Such arguments seem less remarkable when we consider polling which shows that a majority of Britons view capitalism as unfair. What’s more worthy of note is the way in which such sentiment is still largely exiled from the domain of electoral politics itself. In the anglophone world at least, it remains taboo to question the primacy of free exchange from anywhere near the centre ground. The social democratic platforms of Sanders and Corbyn, meanwhile, have been shorn of their insurgent energy. While the left that these men cleaved to in their younger years struck out for a long march through the institutions, unfolding ecological collapse demands a speedier advance.

Less is More posits that this collapse has intellectual origins. GDP – the notoriously flawed metric that was adopted in the middle of the last century – is particularly significant. Hickel also suggests that Cartesian dualism and colonialism have fed ideologies of dominant disciplines like economics, which subordinate environmental destruction as ‘externalities’ and validate the thirst for cheap natural inputs. Such deep rooted enlightenment ideas have brought us to an impasse: racing towards the precipice of planetary limits, while trying to stop the juggernaut of exponential growth and consumption.

This book was penned just before the pandemic. As a year elapses which featured a macabre dance whereby retail therapy and eating out were weighed up against human life, the reckless imperatives of growthism are presumably now far more visible. Exponential growth too, has presumably been the topic of widespread critical thought. Everything, potentially, happens on an incomprehensible scale. More potently: wages for social reproduction have become sensible, rather than radical.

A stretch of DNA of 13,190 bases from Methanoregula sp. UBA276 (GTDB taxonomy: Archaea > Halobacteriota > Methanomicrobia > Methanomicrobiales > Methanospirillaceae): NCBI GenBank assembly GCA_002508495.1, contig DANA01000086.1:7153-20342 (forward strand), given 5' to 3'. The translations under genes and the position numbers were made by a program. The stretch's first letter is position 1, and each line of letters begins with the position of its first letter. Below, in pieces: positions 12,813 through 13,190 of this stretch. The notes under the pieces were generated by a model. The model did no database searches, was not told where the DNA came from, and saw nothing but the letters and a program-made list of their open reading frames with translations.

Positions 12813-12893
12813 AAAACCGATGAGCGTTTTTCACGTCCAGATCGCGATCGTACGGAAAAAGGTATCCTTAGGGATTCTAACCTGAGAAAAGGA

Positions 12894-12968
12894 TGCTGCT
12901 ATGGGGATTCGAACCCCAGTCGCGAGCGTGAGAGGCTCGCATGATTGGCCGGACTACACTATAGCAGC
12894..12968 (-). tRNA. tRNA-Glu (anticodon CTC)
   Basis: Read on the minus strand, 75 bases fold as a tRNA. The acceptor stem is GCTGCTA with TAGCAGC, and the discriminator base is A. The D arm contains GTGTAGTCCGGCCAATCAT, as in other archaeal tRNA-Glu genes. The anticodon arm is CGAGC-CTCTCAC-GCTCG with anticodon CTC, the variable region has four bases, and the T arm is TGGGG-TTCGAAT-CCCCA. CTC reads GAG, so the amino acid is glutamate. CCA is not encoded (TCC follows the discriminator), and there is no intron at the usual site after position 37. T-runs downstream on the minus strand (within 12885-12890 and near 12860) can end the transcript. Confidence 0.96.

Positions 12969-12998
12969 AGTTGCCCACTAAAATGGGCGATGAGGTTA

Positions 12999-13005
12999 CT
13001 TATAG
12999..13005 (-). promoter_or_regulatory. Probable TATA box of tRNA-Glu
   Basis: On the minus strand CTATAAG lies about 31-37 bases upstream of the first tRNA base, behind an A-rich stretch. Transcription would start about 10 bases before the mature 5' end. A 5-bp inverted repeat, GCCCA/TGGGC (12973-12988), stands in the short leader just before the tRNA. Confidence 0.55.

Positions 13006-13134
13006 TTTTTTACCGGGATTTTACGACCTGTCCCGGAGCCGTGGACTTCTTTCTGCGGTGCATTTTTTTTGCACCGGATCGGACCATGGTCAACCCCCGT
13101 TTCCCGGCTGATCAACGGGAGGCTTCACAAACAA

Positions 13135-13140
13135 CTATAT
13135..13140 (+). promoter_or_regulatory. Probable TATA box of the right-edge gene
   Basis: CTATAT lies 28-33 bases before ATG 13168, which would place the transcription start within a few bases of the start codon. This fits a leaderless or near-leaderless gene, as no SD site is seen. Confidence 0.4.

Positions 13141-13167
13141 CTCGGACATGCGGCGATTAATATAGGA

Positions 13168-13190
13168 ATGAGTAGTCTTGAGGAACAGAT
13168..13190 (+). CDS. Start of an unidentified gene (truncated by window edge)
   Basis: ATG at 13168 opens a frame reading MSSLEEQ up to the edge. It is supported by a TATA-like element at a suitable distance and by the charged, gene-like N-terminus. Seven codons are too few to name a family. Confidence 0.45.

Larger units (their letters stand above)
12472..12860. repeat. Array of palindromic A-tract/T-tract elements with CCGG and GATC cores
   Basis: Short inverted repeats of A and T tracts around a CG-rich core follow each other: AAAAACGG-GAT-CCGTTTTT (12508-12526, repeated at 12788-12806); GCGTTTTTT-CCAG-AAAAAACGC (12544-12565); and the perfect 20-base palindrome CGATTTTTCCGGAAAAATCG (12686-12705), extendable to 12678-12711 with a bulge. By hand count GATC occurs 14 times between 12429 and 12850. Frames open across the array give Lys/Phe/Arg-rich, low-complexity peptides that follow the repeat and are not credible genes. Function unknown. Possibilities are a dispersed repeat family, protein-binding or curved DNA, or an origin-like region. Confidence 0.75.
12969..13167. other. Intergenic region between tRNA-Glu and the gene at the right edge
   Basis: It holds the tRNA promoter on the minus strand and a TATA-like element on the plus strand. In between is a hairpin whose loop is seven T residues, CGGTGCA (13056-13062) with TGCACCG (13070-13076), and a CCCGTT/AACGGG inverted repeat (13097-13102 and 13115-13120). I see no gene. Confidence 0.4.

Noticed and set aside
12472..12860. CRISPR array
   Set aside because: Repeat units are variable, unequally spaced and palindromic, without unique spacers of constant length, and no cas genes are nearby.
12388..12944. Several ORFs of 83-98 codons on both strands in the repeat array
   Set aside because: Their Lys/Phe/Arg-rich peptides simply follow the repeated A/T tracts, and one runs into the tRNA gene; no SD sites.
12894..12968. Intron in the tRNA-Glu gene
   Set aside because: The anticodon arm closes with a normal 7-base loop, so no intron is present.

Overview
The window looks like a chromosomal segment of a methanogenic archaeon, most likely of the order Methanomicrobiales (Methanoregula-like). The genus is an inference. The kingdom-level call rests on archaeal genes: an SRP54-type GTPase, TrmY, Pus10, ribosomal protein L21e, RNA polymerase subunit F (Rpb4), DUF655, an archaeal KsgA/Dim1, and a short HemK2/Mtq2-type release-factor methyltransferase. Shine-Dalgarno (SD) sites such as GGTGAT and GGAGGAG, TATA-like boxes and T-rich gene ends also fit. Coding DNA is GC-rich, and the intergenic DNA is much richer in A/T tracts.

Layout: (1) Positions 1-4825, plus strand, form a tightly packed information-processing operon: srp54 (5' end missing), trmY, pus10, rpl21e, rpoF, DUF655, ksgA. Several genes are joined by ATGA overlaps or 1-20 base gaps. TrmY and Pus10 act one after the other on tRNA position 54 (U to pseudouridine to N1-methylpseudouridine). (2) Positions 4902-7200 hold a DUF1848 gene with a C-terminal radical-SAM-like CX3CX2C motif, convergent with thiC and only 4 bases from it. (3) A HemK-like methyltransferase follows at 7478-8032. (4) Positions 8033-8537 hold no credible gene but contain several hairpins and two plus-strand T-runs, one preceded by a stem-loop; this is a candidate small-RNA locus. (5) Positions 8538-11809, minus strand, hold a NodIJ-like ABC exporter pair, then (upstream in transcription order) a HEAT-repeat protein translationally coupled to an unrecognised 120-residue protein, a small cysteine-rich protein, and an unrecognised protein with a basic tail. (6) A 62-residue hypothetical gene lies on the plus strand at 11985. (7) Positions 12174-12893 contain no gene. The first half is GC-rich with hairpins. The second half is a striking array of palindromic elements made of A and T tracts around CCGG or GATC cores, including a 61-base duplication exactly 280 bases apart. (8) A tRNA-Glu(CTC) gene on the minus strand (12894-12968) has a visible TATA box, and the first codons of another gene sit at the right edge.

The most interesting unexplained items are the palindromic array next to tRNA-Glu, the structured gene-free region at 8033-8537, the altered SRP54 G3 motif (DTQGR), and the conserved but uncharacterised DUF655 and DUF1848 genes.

Hickel, an anthropologist writing for a general audience, succeeds in outlining a fresh history of the epic struggle between capital and the commons. It’s a good story, but one that reads a little too much like a textbook. At points, Less is More is awkwardly didactic: it leaves us without a mechanism to leap from the past to the future.

A foreword by Extinction Rebellion, and a creditable argument linking the politics of degrowth to de-colonisation, imply a revolutionary moment must come, and soon. The core policies presented are ripe for the uptake – ending planned obsolescence, shortening the working week, capping resource use, reducing inequality, and expanding public goods. This adds up to a theory of ‘radical abundance’ that would indeed represent a revolutionary post-capitalist settlement.